Spring Comes, Swallows Return

Spring Comes, Swallows Return

As April is in full swing and spring has finally fully sprung, the shores of the UK are welcoming back some of our summer visitors. Between March and May every year, migratory birds, such as the majestic swallow, return to breed and make use of the bountiful food that is available to them here in the summers. After a long winter break on the southern tip of Africa (alright for some!!), the swallows fly over 6,000 miles across deserts and two continents back to the very nesting site at which they were born! 

As anyone living in rural and semi-rural areas will know, the appearance of the first swallows really does signal the start of the warmer weather and the bounty of spring.

Here at Palores, we love the understated swallow and cant wait to get a glimpse of them back around our base in North Cornwall. We have even made them the star of the show in our March bird food subscription boxes, with our limited edition Lino print. 

In today's post, we will be exploring some spectacular swallow facts, learning how to identify them in your gardens and outside spaces, and generally venerating this beautiful bird.

Super Swallows

The barn swallow or Hirundo Rustica, colloquially known as the swallow across Europe, is the most common swallow species in the world and is thought to have the largest distribution of any songbird or perching bird. It is most common for swallows to nest in man-made structures, and as such, with the population increase in humans, the population of swallows also boomed. The Swallow’s huge range is also a reason that their populations have maintained in numbers, as they have a large area of the world in which they can feed and breed. 

This close proximity to humans, and their habit of eating pestilent insects, has meant that swallows have long been venerated by humans. Their arrival in the Spring was even spoken about by Aristotle in his works on ethics with the line “For as one swallow or one day does not make a Spring, so one day or a short time does not make a fortunate or happy man”, appearing in his work Nicomachean Ethics. 

After the swallow arrives in its summer home in the springtime, it usually starts to breed by June with its first brood leaving the nest by July. Most swallows will then breed once or even twice more each summer, with anywhere between two and seven eggs in each batch. The swallow's nest is made over the course of two weeks and is made from a mixture of mud, hair and various other materials, they also like to use old nests from previous years of breeding, for ease.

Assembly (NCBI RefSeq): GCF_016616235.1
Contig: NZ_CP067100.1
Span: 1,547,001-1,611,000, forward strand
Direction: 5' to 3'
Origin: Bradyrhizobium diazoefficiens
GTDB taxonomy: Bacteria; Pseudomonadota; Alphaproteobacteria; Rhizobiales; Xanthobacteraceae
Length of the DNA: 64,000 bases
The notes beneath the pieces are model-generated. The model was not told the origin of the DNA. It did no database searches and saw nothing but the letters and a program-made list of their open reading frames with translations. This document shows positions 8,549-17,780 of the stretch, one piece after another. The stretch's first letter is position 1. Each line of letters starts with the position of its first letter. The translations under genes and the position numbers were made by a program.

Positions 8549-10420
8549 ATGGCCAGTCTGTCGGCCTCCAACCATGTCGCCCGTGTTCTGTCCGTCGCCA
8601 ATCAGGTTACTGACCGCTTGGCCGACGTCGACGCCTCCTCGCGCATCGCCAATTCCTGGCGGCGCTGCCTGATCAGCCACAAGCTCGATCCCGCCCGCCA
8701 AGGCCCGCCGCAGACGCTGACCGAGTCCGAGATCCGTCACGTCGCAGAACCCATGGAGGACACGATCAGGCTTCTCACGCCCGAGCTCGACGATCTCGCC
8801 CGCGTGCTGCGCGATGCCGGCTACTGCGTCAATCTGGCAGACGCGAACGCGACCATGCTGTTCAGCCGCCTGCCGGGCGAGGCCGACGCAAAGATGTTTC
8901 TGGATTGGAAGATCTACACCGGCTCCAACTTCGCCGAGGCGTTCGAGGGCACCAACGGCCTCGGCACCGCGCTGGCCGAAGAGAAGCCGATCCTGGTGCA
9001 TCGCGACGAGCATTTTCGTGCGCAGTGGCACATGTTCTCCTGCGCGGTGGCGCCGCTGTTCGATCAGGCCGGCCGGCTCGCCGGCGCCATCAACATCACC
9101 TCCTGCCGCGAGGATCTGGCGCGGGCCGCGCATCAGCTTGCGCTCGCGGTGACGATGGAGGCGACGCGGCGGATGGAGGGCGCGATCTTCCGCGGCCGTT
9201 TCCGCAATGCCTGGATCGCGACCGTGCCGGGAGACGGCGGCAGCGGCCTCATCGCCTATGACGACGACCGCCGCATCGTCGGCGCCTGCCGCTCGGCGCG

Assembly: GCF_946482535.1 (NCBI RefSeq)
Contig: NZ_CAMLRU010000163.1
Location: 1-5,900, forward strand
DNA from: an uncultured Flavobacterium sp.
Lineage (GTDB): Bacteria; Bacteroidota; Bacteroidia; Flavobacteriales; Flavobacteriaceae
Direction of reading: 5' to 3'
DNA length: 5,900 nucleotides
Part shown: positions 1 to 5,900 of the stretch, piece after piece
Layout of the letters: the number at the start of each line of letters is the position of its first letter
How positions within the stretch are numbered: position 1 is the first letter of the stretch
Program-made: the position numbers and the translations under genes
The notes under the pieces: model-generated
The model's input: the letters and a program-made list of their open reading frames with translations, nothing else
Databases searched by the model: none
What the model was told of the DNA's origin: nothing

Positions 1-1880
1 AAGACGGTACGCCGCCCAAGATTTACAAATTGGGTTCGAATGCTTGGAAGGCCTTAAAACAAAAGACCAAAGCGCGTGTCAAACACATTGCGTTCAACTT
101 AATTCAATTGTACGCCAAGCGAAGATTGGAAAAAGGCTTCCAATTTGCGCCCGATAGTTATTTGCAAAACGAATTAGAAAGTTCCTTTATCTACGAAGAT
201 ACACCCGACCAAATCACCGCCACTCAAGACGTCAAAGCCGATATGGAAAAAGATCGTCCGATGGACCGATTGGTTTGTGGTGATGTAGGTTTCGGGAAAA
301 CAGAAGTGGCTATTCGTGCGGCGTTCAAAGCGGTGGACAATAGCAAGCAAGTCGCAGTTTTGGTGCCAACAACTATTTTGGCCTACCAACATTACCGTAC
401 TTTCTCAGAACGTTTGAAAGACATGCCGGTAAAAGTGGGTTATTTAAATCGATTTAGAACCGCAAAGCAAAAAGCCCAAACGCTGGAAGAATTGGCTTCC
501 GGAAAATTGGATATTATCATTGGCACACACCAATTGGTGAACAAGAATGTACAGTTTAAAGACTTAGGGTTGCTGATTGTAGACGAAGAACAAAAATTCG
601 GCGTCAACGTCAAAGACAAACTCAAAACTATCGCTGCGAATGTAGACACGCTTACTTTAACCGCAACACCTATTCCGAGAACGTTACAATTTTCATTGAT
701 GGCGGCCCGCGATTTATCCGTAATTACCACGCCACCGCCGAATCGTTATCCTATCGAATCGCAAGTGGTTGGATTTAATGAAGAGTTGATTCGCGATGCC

Swallow chicks in a nest

As September comes (Green Day plays in background), most swallows will be preparing to migrate back to warmer climes to spend the winter in more prosperous places for birds to be. However, over the past few years, there have been isolated but increasingly common cases of swallows overwintering in southern England and Wales, mostly due to increasingly warm winters as a result of climate change. One particularly hardy bird affectionately named “Rambo” was a common sight on Marazion Marsh, Cornwall, in 2009, becoming somewhat of a local celebrity. Most swallows will be heading towards Africa, across the Sahara desert towards the southern part of the continent, a journey that takes over six weeks. Swallows are able to cover over 300km a day on their journey through western Europe and North Africa at speeds of up to 35km per hour. As swallows feed on the wing, or in flight, they do not need to fatten up before leaving, however, migration can still be treacherous and the risk of starvation is a very real one. 

How to Spot Swallows in Your Garden 

Although swallows can easily be mixed up with martins and swifts they do have a few distinctive identifiers that make it relatively easy to recognise them. 

Firstly, and most distinctively, the swallow has a long forked tail with two streamer-like feathers on each side. Swallows also have an orange/red throat, creamy white underside, and a head and back that are black with a blueish hue. Swallows are most often seen darting and gliding at low levels around gardens and outbuildings or singing from perches or trees. Also look out for nests in garages, gables and other structures, which all make the perfect place for the swallows to nest. Swallows prefer semi-rural areas and are much less common in cities and other overly populous areas. 

Swallows in Flight

So every year, when the winter starts to break, don't forget to look out for the swallows that signal the commencement of Spring and remember just how hard they have worked to get here just to enjoy our wonderful outside spaces. We’d love to hear of your swallow stories or see any pictures if you're lucky enough to have a nest where you live, get in touch via our Instagram or Facebook pages.